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Fed’s First Policy Update of 2020 Comes Amidst Coronavirus Concerns For the week of January 27, 2020

Key Market Data

01/17/2020 01/24/2020 One Week Change YTD One Year
S&P 500 Index 3,329.62 3,295.47 -1.03% +2.10% +27.23%
MSCI EAFE Index 2,057.74 2,044.92 -0.62% +0.44% +18.01%
Barclays Capital U.S. Aggregate Bond Index 2,236.24 2,253.90 +0.79% +1.30% +9.66%
10-year Treasury Note Rate 1.822% 1.685% -13.7 basis points -23.4 basis points -103.2 basis points

With trade deals inked and a comfortable Federal Reserve, we expected much of the noise that enveloped the market in 2019 would fade and allow economic fundamentals to steal the mic. We still believe that’s the case for 2020, but that doesn’t mean it’s entirely quiet on the markets front.

Earlier this month, for example, markets were jolted by U.S. and Iranian airstrikes. Nerves calmed quickly and stocks continued climbing. Now, the coronavirus outbreak in China has become the latest cymbal crash to startle investors. But beneath the din, a fundamentally sound economy continues to hum along — just look at the U.S. housing market. The coronavirus will no doubt capture headlines, but when you filter out the noise, investing success will continue to hinge upon maintaining a long-term outlook while letting diversification and strategic asset allocation serve as shock absorbers over any terrain.

This week, the Federal Reserve will conduct its first policy meeting of the new decade, we’ll get key data on spending and consumer prices; and fourth-quarter GDP will likely be a trending topic come Thursday.


Investors Monitoring Coronavirus Outbreak: Markets wobbled this week as the world keeps a close eye on the Chinese city of Wuhan, which is the epicenter of a new coronavirus outbreak. Health officials over the weekend expanded a travel lockdown to include 50 million people to contain an outbreak that could persist for months. As of Sunday night, the virus had claimed at least 80 lives with more than 2,700 confirmed cases reported in China. Here in the U.S., five cases had been confirmed with slightly more than 100 other possible infections under investigation.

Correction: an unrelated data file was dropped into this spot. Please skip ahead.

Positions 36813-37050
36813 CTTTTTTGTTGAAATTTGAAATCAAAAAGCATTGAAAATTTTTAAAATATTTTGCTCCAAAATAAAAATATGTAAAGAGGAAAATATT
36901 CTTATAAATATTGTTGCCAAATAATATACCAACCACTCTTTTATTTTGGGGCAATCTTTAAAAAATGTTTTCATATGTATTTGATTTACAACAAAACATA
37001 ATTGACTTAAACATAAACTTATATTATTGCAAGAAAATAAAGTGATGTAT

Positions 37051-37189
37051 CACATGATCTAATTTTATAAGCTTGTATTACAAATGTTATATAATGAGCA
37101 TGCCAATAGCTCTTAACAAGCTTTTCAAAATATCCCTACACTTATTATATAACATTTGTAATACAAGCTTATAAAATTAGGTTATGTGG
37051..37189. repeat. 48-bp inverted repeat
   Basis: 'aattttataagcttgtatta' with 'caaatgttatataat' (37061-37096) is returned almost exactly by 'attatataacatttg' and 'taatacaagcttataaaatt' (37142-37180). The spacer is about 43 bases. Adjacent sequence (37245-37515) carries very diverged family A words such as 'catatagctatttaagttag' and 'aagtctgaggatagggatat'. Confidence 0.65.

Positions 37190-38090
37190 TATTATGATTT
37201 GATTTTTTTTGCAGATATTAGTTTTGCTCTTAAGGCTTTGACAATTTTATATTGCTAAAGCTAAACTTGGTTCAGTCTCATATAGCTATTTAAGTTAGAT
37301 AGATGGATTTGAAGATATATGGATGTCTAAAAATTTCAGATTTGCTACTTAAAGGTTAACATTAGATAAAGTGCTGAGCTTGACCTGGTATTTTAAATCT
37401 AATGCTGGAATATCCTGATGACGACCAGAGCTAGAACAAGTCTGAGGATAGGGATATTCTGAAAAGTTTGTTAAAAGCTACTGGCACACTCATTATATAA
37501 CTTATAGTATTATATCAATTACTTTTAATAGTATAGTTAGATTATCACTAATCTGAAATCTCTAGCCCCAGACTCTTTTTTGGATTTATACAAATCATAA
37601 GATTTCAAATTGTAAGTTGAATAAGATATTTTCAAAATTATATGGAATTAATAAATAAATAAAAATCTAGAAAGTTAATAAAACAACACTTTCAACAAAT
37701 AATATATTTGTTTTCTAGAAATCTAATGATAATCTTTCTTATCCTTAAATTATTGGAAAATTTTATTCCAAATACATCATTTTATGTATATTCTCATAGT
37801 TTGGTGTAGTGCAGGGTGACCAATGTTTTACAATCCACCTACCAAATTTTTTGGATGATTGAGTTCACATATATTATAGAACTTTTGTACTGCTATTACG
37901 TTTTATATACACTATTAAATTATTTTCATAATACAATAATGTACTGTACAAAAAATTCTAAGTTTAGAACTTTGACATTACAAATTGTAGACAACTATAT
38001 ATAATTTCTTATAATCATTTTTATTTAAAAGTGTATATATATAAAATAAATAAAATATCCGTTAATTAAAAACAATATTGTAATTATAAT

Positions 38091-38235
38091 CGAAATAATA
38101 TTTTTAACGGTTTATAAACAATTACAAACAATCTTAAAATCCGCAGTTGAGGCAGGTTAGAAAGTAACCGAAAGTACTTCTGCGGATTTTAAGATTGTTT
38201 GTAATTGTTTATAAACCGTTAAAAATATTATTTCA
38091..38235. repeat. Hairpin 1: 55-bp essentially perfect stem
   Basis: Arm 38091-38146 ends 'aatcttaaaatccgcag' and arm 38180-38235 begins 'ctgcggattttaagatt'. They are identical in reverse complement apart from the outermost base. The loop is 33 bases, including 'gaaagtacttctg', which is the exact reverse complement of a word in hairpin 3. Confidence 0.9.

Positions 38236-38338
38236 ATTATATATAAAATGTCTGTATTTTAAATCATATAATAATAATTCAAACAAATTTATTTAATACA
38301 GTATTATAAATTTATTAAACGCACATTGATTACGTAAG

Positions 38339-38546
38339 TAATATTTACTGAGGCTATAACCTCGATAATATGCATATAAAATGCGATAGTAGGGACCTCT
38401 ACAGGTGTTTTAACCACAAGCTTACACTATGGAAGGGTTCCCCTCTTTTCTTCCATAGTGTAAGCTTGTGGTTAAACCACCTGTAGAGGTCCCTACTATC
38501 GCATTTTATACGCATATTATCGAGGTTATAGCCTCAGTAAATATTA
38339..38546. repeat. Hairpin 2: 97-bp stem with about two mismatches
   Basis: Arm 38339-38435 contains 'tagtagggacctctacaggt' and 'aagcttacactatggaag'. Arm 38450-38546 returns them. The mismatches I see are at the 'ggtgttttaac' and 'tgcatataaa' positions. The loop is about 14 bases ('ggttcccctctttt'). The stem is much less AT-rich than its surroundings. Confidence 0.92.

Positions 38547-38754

Stocks of vaccine makers rose. Meanwhile, travel-related stocks and oil dropped as investors worried coronavirus may impact growth. If history is any guide, markets could be volatile in the short term as news about infection rates continues to flow. A 2003 SARS outbreak and, more recently, the 2014 Ebola outbreak yielded a turbulent, yet temporary, patch that markets promptly recovered from. In other words, stay focused on the long-term while markets sort out the developing coronavirus situation.

Mortgage Lenders Celebrate a Big Year: According to industry trade publication Inside Mortgage Finance, lenders inked $2.4 trillion in home loans in 2019, which is the most since 2006 and a 46 percent increase over 2018. The Federal Reserve’s trio of interest rate cuts in 2019 fueled a refinancing boom and pushed homebuyers into the market. Existing home sales in December rose 3.6 percent from November, up 10.8 percent year over year. Demand is surging, pushing the supply of homes for sale down 8.5 percent annually, which is the lowest level since 1982.